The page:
1. Section Editor(s): Risser, Nancy MN, RN, C, ANP
  2. Murphy, Mary CPNP, PhD, Literature Review Editors

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Yardley L, Donovan-Hall M, Smith HE, et al: Effectiveness of primary care-based vestibular rehabilitation for chronic dizziness. Ann Intern Med 2004;141(8):598-605.

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Dieterich M: Easy, inexpensive, and effective: Vestibular exercises for balance control. Ann Intern Med 2004;141(8):641-3 (editorial).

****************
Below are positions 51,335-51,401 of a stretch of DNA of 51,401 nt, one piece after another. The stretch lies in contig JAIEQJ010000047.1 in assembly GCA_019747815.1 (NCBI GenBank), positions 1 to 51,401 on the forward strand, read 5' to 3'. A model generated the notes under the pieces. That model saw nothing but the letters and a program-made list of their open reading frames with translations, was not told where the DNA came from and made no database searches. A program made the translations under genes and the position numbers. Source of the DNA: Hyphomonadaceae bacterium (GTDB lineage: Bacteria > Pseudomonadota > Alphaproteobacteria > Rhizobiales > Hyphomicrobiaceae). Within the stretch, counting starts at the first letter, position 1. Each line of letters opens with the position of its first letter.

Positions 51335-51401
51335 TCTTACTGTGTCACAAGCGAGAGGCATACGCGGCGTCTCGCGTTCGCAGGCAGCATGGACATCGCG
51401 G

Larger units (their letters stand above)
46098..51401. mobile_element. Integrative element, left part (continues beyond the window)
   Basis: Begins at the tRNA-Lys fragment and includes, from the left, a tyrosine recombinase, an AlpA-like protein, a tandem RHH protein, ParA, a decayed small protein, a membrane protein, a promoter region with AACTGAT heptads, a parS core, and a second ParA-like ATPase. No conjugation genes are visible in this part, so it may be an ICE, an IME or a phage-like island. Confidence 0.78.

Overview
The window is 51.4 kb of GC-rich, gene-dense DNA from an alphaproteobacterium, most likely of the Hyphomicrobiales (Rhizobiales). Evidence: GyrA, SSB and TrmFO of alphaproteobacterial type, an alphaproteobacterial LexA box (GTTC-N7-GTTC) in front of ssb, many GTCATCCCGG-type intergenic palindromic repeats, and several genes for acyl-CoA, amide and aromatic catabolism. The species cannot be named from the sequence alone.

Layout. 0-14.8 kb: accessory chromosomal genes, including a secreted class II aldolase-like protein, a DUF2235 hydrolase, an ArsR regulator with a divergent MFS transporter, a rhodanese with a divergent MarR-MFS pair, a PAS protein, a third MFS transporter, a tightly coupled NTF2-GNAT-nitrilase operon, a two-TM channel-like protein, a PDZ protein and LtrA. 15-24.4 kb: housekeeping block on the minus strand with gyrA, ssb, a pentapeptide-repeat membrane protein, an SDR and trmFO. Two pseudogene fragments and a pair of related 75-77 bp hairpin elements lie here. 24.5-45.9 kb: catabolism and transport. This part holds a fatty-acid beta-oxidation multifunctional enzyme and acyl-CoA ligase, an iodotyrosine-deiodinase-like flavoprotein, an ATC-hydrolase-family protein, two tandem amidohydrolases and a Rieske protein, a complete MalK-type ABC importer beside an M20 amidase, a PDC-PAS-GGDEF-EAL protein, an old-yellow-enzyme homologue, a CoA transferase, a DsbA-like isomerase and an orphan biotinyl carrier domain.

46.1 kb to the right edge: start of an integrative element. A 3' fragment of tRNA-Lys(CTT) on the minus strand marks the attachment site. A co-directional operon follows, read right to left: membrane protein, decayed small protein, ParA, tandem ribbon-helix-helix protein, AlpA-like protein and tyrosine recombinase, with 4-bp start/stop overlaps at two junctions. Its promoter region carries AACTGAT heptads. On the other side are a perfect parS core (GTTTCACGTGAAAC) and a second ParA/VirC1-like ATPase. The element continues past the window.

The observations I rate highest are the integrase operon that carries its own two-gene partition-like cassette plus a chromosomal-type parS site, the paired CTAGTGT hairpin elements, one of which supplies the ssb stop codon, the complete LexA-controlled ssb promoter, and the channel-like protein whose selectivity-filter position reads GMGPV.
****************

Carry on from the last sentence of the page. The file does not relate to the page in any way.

Dizziness occurs in 5% to 10% of all patients seen in general practice and in 10% to 20% of all patients seen by neurologists and otolaryngologists. In this single-blinded, randomized, controlled trial, vestibular exercises were compared to usual care in 170 patients with a mean age of 62 years and a mean duration of symptoms of over 8 years. Vestibular rehabilitation includes a program of graded exercises that consist of eye, head, and body movements designed to stimulate the vestibular system. In this study, nurses in primary care received one half-day of training and then explained the exercises to each patient individually for 30 to 40 minutes. An additional educational telephone call was made 1 and 3 weeks after the single teaching session. After 3 months, dizziness symptoms and objective measurements of postural stability were significantly improved in the vestibular rehabilitation group compared to the usual medical care group, and the improvement was maintained at 6 months. Of 83 treated patients, 56 (67%) reported clinically significant improvement compared with 33 of 87 (38%) of usual care patients (relative risk 1.78 [95% CI, 1.31-2.42]). These results have special implications for people with age-related disequilibrium who should be encouraged to engage in physical exercise and balance training to improve compensatory mechanisms for postural stability.